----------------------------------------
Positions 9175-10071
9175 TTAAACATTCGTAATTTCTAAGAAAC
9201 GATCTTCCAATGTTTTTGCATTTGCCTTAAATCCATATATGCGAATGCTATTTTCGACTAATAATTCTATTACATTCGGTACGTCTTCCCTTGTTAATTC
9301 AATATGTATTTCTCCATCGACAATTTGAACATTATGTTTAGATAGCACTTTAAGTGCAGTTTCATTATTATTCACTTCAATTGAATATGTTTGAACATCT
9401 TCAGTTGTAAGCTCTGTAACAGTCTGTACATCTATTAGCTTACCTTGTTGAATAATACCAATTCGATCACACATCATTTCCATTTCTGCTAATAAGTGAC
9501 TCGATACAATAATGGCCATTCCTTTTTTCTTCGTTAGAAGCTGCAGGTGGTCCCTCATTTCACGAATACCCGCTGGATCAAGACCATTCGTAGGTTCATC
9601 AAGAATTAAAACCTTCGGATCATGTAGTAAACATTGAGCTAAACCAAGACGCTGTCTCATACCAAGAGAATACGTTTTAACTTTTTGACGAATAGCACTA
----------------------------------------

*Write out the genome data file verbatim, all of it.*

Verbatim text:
Positions 9175-10071
9175 TTAAACATTCGTAATTTCTAAGAAAC
9201 GATCTTCCAATGTTTTTGCATTTGCCTTAAATCCATATATGCGAATGCTATTTTCGACTAATAATTCTATTACATTCGGTACGTCTTCCCTTGTTAATTC
9301 AATATGTATTTCTCCATCGACAATTTGAACATTATGTTTAGATAGCACTTTAAGTGCAGTTTCATTATTATTCACTTCAATTGAATATGTTTGAACATCT
9401 TCAGTTGTAAGCTCTGTAACAGTCTGTACATCTATTAGCTTACCTTGTTGAATAATACCAATTCGATCACACATCATTTCCATTTCTGCTAATAAGTGAC
9501 TCGATACAATAATGGCCATTCCTTTTTTCTTCGTTAGAAGCTGCAGGTGGTCCCTCATTTCACGAATACCCGCTGGATCAAGACCATTCGTAGGTTCATC
9601 AAGAATTAAAACCTTCGGATCATGTAGTAAACATTGAGCTAAACCAAGACGCTGTCTCATACCAAGAGAATACGTTTTAACTTTTTGACGAATAGCACTA